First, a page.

Notices and Disclaimers

Software and workloads used in performance tests may have been optimized for performance only on Intel microprocessors. Performance tests, such as SYSmark and MobileMark, are measured using specific computer systems, components, software, operations, and functions. Any change to any of those factors may cause the results to vary. You should consult other information and performance tests to assist you in fully evaluating your contemplated purchases, including the performance of that product when combined with other products. For more complete information visit www.intel.com/benchmarks.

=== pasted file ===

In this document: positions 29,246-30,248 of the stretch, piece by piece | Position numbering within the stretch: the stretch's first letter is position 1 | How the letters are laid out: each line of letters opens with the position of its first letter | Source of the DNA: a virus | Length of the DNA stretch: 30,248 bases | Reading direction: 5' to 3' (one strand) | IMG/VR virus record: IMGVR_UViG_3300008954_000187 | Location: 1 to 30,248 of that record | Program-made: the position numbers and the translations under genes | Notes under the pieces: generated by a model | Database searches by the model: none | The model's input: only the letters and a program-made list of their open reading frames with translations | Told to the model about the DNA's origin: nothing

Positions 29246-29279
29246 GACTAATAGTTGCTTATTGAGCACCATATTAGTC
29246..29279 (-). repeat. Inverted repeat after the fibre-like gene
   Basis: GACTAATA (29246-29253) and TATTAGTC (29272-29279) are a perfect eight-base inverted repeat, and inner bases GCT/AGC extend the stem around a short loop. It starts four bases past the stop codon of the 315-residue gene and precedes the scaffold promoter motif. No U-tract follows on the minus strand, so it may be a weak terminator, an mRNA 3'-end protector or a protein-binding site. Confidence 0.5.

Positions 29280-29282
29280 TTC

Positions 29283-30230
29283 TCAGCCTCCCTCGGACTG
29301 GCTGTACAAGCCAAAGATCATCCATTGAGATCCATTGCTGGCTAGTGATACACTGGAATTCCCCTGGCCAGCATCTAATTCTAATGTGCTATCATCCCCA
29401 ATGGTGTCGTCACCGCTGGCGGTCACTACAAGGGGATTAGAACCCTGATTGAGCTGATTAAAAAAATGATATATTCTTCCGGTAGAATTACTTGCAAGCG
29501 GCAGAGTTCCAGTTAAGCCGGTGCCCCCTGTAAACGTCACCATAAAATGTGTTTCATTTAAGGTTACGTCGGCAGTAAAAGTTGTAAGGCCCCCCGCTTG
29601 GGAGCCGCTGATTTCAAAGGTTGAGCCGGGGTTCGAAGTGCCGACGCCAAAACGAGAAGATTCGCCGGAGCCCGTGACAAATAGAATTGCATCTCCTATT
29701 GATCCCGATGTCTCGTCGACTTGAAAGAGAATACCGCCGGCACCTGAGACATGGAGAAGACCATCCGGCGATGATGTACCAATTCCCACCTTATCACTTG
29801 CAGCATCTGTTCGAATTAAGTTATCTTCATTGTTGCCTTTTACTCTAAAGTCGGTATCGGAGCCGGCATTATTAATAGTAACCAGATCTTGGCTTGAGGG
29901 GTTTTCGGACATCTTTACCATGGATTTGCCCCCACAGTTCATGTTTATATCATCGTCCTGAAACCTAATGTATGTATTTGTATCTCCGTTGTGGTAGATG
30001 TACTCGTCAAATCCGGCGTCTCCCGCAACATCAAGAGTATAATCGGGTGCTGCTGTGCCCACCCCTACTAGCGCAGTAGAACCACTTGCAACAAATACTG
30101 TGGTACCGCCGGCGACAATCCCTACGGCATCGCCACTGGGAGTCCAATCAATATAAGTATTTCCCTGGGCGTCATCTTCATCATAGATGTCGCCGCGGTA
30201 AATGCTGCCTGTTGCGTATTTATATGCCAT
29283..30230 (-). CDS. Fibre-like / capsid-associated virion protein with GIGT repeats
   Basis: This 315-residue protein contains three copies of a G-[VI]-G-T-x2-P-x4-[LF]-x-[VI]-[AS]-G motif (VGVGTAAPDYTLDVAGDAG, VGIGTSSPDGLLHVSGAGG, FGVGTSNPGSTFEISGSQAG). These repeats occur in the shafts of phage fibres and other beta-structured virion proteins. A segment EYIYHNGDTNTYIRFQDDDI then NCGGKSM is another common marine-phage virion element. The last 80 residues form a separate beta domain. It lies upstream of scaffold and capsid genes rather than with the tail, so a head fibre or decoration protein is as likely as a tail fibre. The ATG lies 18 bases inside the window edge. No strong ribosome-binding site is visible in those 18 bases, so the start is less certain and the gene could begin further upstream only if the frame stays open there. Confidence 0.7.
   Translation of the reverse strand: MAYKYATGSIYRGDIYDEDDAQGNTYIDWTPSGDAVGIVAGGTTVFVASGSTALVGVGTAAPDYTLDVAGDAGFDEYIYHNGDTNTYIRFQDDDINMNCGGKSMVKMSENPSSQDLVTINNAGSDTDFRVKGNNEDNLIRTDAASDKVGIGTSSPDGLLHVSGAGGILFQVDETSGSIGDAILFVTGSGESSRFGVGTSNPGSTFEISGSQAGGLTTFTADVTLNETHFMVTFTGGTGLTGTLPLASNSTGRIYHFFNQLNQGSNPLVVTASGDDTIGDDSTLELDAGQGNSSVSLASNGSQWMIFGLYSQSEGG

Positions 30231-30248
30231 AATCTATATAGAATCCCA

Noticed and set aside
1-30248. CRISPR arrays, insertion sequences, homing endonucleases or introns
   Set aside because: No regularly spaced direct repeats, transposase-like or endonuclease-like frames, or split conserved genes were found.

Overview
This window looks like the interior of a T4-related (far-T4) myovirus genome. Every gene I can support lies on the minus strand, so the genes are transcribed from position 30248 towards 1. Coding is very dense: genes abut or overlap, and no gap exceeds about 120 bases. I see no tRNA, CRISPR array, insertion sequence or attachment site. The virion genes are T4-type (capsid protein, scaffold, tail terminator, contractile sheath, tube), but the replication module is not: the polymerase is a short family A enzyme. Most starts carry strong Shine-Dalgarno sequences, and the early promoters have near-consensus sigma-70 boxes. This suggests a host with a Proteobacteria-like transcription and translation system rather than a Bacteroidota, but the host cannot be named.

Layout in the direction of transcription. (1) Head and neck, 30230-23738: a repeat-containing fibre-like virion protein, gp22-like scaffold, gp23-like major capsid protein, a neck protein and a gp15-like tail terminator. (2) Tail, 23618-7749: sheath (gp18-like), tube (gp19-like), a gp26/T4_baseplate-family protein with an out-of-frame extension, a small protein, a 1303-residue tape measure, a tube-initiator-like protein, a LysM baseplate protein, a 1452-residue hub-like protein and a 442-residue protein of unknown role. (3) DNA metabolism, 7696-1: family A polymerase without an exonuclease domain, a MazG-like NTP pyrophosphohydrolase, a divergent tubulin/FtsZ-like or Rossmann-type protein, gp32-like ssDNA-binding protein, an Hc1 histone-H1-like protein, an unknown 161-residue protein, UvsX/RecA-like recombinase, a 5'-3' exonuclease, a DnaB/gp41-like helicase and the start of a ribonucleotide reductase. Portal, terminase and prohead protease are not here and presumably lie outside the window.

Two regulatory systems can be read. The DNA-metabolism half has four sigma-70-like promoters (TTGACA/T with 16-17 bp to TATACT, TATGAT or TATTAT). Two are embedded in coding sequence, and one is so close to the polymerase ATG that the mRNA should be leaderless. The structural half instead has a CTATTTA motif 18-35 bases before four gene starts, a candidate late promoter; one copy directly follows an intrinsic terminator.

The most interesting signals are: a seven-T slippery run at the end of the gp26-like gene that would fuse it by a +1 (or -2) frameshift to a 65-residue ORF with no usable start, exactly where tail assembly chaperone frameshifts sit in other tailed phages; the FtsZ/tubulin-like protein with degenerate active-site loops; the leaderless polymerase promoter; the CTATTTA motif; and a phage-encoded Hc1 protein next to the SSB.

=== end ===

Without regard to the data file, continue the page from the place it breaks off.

Performance results are based on testing by AWS and Intel as of 4th Nov.2019 and may not reflect all publicly available security updates. No product or component can be absolutely secure.

Intel technologies’ features and benefits depend on system configuration and may require enabled hardware, software or service activation. Performance varies depending on system configuration. No product or component can be absolutely secure. Check with your system manufacturer or retailer or learn more at intel.com.

Intel does not control or audit third-party data. You should review this content, consult other sources, and confirm whether referenced data are accurate.